Rue Allyn, author of the new book One Day's Loving!
Ana, thank you very much for inviting me to share my thoughts with you and your readers. I look forward to some lively discussion on the topic of anticipation and books.
In honor of the holiday season, when we eagerly await the events—meals, performances, gift giving, worship services, decorations—I think exploring how anticipation works for readers and authors is timely.
Story moments that anchor the story in your mind J--climaxes, black moments, love scenes, witty repartee, heart melting encounters--are the pieces of a great story. They are why we read. Right?
Well maybe not. Perhaps the reason we read is as simple as anticipation of each of those pieces. Isn’t a page-turner a book that keeps the reader guessing, maintains our anticipation of what comes next?
I have always believed that only three major plot lines exist—man versus man, man versus nature, and man versus God (whatever God may be to you). Someone—man, nature or God—always wins, and someone always loses. Even in romantic fiction someone always loses by sacrificing his or her desires before reaping the greater reward of love.
So it isn’t anticipation of the ending that keeps me reading. In a murder mystery, I know the mystery will be solved. In a romance, I know the couple will live happily ever after. Explanations are always made before the book ends, questions are always resolved. In fact, I anticipate the explanations, the resolutions, and the HEAs.
In the best books—the page turners—I try to anticipate the next plot twist, the surprise turn of character, the unexpected jump in tension. I enjoy the moments of resolution when one question is resolved just as another issue is raised, making me anticipate again.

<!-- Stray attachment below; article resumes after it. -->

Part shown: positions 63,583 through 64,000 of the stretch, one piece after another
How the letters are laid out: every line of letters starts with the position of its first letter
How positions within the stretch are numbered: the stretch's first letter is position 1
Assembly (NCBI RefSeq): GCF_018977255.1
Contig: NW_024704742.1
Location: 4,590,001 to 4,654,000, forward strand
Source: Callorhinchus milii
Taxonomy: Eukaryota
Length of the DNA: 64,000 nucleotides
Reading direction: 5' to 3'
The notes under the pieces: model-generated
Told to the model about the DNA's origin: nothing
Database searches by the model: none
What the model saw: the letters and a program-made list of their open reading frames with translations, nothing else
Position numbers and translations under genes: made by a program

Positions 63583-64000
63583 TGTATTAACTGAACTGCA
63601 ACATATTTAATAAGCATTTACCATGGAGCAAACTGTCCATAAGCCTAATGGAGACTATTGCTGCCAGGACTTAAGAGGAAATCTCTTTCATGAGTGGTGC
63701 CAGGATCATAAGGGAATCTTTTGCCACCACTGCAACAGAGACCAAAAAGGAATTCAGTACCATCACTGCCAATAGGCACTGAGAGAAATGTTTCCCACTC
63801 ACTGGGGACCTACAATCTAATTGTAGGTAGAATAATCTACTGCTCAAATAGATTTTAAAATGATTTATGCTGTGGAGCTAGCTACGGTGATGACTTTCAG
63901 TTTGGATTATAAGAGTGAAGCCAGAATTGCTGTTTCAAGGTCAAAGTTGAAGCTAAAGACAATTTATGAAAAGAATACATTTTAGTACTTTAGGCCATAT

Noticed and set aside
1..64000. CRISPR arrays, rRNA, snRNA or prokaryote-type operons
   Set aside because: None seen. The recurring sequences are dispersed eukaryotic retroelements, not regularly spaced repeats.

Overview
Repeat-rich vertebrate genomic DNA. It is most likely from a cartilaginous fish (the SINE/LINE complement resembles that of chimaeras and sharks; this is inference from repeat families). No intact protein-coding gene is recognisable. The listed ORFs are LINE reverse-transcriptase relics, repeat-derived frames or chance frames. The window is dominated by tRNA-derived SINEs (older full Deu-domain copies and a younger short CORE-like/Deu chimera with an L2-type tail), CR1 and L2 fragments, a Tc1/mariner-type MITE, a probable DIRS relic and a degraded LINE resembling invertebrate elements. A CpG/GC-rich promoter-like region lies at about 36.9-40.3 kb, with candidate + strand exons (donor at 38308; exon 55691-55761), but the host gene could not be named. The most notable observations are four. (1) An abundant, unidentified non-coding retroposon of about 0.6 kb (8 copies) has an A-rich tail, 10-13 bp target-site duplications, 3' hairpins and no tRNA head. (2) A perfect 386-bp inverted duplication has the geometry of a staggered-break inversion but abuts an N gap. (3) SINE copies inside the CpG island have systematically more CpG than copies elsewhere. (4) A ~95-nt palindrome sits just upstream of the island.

If you ask me what I enjoy most about reading--and writing--it isn’t the satisfaction of resolution—nice as that is—but rather the anticipation, the sweet tension of discovering how author and characters achieve those resolutions.
What do you think? Please leave a comment and let me know what keeps you reading.
As I wrote the Wildfire Love series, I thrilled at each new discovery, at every surprise (yes on occasion even authors get surprised by their stories) and every twist of plot and character. Here’s a hint about the action in the most recent Wildfire Love book, One Day’s Loving.
One Day’s Loving
Persephone Mae Alden is the invisible Alden sister, quiet, industrious, generous, kind-hearted, loyal and reliable. The words used to describe Mae remind her of a well-trained dog. She’s not happy about it, but what can she do? She likes her quiet life and would be seriously upset if she had to defy convention like Edith or act on instinct like Kiera. But everything changes when necessity forces her to bravery and she must choose between love and family.
A horrifying bequest convinces Boston attorney James W. Collins V that Mae Alden needs a husband, and she’s just the type of wife he wants. The two of them will be a perfect match. Refusing his offer makes no sense, so why won’t the woman accept?
About Rue Allyn
Author of historical, contemporary, and erotic romances, Rue Allyn fell in love with happily ever after the day she heard her first story. She is deliriously married to her sweetheart of many years and loves to hear from readers about their favorite books and real life adventures. Learn more about Rue at http://RueAllyn.com